WIRED June 2020

The Wired mission is to tell the world something they've never heard before in a way they've never seen before. It's about turning new ideas into everyday reality. It's about seeding our community of influencers with the ideas that will shape and transform our collective future. Wired readers want to know how technology is changing the world, and they're interested in big, relevant ideas, even if those ideas challenge their assumptions—or blow their minds.

United States
Conde Nast US
USD 7.99
USD 29.99
12 Números

en este número

2 min.
totally wired

Well, friends, here we are, in what they call interesting/crazy/insane times. Here I am, at least; you have your own Here. A There! Yet one blurs into the other—your There contains (metaphysically as well as orthographically) my Here, which can be everywhere. Confused? Welcome to my wonderful life. Is it a lonely life? Isolated? Without colleagues, friends, kinfolk, skinfolk? Never. While I love my toys, Ripley is, and has always been, a person of the people. Ask my quantum trivia team, my space-ska band (Skarthur C. Clarke for life), or my niece Sheniece. But lean closer—careful, don’t bump your head—and I’ll tell you a secret, from one Here to another: All of these relationships, these pastimes and pursuits and pleasures, take place at what’s come to be called—somewhat regrettably—a “social distance.” Distant?…

3 min.
rants and raves

We Have One Earth For the April issue, we devoted the entire magazine to the other crisis of our time: climate change. In its pages, Mary Annaïse Heglar summoned each of us to collective climate action; Adam Rogers pedaled through San Francisco with the head of the city’s transportation office; Samanth Subramanian followed the cargo shipping industry’s attempt to get off sludge-like heavy fuel oil; Virginia Heffernan wrote about the anthropological endeavors of Impossible Burgers; Emma Marris visited California farms in an effort to separate GMO fact from hype; and readers responded. Readers share their optimism, skepticism, and tales of green living: When people talk of conservation, going electric, carbon taxes, they ignore the much bigger fact that the world needs 5 times to 10 times the current power produced to eliminate slums…

7 min.
metaphors matter

Vibrating, near-hallucinatory, the Manú National Park in Peru is among the most biodiverse places on earth. Just about every one of the park’s 4.3 million acres, where the Tropical Andes meet the Amazon Basin, seethes with raw biology—at least 1,300 species of butterflies and 650 of beetles; numberless white-lipped peccaries, tufted capuchins, green anacondas, turquoise tanagers. Flora and fauna to infinity. It’s also the zoomed-out version of a landscape closer to hand: the one that runs up our noses and through our twisted guts. What human flesh lacks in jaguars, it makes up for in microorganisms of every stripe: 10 to 100 trillion swarming creatures, thousands of distinct species of bacteria, viruses, fungi, archaea, and protozoa, which means our bodies at any given minute may contain tens of millions of…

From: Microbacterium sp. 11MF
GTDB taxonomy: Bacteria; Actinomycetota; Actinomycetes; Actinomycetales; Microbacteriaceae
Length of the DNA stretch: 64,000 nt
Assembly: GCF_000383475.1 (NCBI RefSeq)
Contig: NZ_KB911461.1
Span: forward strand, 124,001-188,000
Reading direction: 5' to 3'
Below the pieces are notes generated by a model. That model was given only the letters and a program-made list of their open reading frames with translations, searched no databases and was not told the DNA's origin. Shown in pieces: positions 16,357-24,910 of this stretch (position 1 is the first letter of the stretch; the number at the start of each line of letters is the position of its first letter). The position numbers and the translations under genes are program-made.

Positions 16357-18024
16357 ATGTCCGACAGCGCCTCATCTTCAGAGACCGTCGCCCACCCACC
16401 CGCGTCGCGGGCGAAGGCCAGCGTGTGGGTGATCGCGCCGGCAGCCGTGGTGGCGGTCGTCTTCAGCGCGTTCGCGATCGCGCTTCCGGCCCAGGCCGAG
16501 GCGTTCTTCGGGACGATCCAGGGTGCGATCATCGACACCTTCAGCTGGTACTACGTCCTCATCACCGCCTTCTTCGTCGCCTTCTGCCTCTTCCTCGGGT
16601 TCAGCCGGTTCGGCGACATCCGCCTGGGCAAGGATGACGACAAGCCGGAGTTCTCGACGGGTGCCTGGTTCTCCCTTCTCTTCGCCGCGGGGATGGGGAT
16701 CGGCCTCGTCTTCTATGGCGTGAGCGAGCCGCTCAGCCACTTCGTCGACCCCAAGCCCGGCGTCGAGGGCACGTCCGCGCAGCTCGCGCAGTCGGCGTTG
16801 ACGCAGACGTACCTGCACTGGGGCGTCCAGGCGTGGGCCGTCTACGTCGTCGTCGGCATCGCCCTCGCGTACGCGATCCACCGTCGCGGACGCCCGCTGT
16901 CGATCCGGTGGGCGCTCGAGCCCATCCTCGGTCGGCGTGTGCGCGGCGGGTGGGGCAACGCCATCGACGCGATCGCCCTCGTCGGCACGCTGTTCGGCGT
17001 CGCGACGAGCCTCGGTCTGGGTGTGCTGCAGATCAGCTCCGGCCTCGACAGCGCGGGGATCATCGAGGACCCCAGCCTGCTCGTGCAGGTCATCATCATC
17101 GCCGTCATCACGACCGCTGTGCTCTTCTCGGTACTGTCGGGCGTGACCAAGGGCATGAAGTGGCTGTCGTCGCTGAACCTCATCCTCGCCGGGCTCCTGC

7 min.
we are all stars now

Did you find yourself, over these last fascinating and upsetting weeks, always on camera? Attending meetings and social gatherings, pitches and parties, over videoconference? Toasting into the void? I had to construct a little studio, building a tower of books and mounting lights on top to get the backdrop right. I hate the moment when you enter the call and it shows you all alone in your corner. In that instant I see only my lopsided jaw and splotchy nose, a meaty jug of disappointment, mirrored back at me. Then again it’s the only face on hand. You can’t order a new face on Amazon. You can’t even get a new webcam; everything is sold out. Way before video calls, I was a freelancer, in a one-room apartment. I worked…

4 min.
no code, no problem

Dani Bell was a British copywriter who hankered for her own marketing startup. Like many founders today, though, she faced a roadblock. She couldn’t code. Normally, an entrepreneur in that situation would need to spend money, and maybe even raise it, to hire developers. But Bell did something different: She bolted together software from various online services. Bell used a point-and-click tool called Webflow to build her site and a client-management tool to let customers order services. Airtable, an online spreadsheet, let her store details about each job. And she glued many of these pieces together by cleverly using Zapier, a service that uses if-then logic to let one online app trigger another. (Whenever Bell creates a new task for one of her contractors, for example, Zapier automatically generates a…

1 min.
angry nerd

NOT YOUR DAD’S APOCALYPSE The shock itself is shocking. Shouldn’t we have been more prepared for the end of the world? Culture has been drenched in catastrophe porn for decades. The Day After Tomorrow. 28 Days Later. The Road. Children of Men. Zombieland. I Am Legend. World War Z. Though the heroes of these movies—straight boymen with nuclear families to defend—are cut off from the rest of society, part of the fantasy is relief: Marauding biker gangs in bondage gear might want to murder you for half a tank of diesel and a sandwich, but at least you don’t have to worry about your credit history anymore. Or your college debt. Or your neighbors. Well, exactly none of that infantile psychology predicted the reality of Covid-19. For one thing, the world…